spritesheet.atlas:
spritesheet.png
format: RGBA8888
filter: Nearest,Nearest
repeat: none
0001

rotate: false
xy: 1, 651
size: 192, 128
orig: 192, 128
offset: 0, 0
index: -1
0002
rotate: false

While the sprite sheet itself looks like this:

The spritepacker tool automatically pads the image out to be a power of 2 in size. Ive only scratched the very
surface of what this tool can do. You can set it to run as part of your build process, run if from code or within
Eclipse or even run it at program run time. There are a wealth of options you can configure. You can read
much more about it right here.

So how do you actually use a texture atlas then? Its very simple, first copy the generated png and atlas file to
your assets. The following code shows how to use a TextureAtlas:

package com.gamefromscratch.graphicsdemo;
import
import
import
import
import

com.badlogic.gdx.ApplicationListener;
com.badlogic.gdx.Gdx;
com.badlogic.gdx.graphics.GL10;
com.badlogic.gdx.graphics.g2d.Sprite;
com.badlogic.gdx.graphics.g2d.SpriteBatch;

import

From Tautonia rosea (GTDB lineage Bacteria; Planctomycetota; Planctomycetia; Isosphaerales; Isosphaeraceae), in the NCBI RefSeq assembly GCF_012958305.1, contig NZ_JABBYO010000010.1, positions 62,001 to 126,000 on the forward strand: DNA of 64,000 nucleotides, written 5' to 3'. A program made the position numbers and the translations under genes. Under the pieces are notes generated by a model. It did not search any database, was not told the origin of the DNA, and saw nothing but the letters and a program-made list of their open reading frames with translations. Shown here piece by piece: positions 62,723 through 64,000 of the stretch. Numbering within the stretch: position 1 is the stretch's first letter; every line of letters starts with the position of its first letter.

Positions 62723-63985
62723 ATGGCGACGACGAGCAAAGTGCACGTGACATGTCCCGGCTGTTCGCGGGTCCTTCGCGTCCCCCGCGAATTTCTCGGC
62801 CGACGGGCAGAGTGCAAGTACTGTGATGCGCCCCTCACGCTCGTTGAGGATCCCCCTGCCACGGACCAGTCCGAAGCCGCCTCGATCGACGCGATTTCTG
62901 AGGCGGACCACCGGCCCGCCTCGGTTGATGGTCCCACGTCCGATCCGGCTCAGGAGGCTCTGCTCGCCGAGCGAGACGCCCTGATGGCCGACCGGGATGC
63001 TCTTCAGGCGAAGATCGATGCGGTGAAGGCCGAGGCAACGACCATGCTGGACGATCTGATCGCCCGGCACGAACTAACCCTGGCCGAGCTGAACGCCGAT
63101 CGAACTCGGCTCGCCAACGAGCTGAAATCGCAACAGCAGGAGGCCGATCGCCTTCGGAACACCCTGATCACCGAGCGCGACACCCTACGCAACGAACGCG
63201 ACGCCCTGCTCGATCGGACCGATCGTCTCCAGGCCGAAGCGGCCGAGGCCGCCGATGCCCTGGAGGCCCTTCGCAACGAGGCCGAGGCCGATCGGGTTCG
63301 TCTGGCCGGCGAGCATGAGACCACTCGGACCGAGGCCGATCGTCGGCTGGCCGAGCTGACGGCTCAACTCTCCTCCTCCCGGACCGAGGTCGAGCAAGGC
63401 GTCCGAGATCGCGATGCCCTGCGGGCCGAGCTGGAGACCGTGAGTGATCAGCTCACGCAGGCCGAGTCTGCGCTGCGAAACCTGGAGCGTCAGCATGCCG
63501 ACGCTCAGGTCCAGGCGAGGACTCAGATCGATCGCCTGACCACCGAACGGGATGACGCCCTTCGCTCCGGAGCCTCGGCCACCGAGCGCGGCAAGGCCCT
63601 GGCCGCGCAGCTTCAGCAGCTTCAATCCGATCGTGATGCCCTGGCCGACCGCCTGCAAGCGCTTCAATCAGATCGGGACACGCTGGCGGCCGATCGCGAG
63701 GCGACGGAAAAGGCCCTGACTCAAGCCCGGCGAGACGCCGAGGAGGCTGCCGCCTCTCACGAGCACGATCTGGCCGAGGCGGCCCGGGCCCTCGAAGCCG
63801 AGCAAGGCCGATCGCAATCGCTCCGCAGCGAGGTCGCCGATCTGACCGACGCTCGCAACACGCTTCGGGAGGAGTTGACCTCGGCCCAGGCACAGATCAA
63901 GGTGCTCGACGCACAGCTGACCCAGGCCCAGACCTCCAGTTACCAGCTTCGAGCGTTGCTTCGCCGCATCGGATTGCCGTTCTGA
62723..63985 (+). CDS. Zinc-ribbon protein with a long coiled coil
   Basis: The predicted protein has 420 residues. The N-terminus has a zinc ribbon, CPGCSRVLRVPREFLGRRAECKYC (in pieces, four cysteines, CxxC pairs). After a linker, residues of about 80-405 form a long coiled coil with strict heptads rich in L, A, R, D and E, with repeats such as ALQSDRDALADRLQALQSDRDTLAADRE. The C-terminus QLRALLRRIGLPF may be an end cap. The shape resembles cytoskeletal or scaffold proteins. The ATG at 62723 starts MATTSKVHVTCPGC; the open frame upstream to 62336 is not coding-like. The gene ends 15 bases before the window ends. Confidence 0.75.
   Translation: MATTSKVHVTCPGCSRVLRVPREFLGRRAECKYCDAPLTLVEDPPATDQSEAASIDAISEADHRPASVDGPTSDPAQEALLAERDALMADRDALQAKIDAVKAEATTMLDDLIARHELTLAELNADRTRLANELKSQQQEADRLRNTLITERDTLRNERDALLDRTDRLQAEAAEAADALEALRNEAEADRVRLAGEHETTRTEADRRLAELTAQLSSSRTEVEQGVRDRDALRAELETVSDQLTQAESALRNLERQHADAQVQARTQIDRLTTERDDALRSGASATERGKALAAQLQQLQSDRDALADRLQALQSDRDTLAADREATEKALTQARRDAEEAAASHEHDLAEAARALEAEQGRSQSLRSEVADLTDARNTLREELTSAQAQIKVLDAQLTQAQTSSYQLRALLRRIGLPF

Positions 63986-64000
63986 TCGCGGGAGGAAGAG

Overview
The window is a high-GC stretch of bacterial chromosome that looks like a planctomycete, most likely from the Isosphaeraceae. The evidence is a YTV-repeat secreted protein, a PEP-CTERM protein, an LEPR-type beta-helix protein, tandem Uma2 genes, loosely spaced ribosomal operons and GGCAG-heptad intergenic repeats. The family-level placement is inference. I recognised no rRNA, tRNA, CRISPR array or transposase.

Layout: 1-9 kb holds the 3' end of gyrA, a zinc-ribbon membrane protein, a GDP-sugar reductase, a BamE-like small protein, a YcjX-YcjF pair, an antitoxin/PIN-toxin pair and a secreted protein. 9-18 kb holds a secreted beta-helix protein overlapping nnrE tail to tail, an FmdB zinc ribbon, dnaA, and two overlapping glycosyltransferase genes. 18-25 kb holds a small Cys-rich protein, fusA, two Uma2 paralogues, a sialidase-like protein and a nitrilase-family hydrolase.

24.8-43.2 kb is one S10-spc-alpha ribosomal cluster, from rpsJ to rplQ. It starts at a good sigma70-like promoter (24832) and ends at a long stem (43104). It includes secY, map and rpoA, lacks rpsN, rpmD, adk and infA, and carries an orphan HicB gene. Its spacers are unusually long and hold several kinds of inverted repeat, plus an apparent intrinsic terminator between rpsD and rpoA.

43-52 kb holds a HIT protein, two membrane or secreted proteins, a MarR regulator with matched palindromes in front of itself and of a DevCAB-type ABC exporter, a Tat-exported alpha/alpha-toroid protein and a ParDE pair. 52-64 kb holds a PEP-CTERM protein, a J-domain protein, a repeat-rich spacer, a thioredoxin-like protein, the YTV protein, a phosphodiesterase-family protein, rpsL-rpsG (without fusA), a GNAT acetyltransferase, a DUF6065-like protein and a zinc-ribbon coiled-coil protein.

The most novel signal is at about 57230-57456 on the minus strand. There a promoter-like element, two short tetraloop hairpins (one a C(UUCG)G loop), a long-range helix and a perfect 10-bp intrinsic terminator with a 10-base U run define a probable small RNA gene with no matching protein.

import
import
import

com.badlogic.gdx.graphics.g2d.TextureAtlas;
com.badlogic.gdx.graphics.g2d.TextureAtlas.AtlasRegion;
com.badlogic.gdx.utils.Timer;
com.badlogic.gdx.utils.Timer.Task;

public class GraphicsDemo implements ApplicationListener {


private SpriteBatch batch;
private TextureAtlas textureAtlas;
private Sprite sprite;
private int currentFrame = 1;
private String currentAtlasKey = new String("0001");
@Override
public void create() {
batch = new SpriteBatch();
textureAtlas = new TextureAtlas(Gdx.files.internal("data/spritesheet.atlas"));
AtlasRegion region = textureAtlas.findRegion("0001");
sprite = new Sprite(region);
sprite.setPosition(120, 100);
sprite.scale(2.5f);
Timer.schedule(new Task(){
@Override
public void run() {
currentFrame++;
if(currentFrame > 20)
currentFrame = 1;
// ATTENTION! String.format() doesnt work under GWT for god knows
why...
currentAtlasKey = String.format("%04d", currentFrame);
sprite.setRegion(textureAtlas.findRegion(currentAtlasKey));
}
}
,0,1/30.0f);
}
@Override
public void dispose() {
batch.dispose();
textureAtlas.dispose();
}
@Override
public void render() {
Gdx.gl.glClearColor(0, 0, 0, 1);
Gdx.gl.glClear(GL10.GL_COLOR_BUFFER_BIT);
batch.begin();
sprite.draw(batch);
batch.end();
}
@Override
public void resize(int width, int height) {
}
@Override
public void pause() {
}
@Override
public void resume() {
}
}

Here is the HTML5 version of the above code:

As you can see, its remarkably consistent. The majority of the code above is actually part of the demo related,
as opposed to being part of using a TextureAtlas. Instead the only import new code is:
batch = new SpriteBatch();
textureAtlas = new TextureAtlas(Gdx.files.internal("data/spritesheet.atlas"));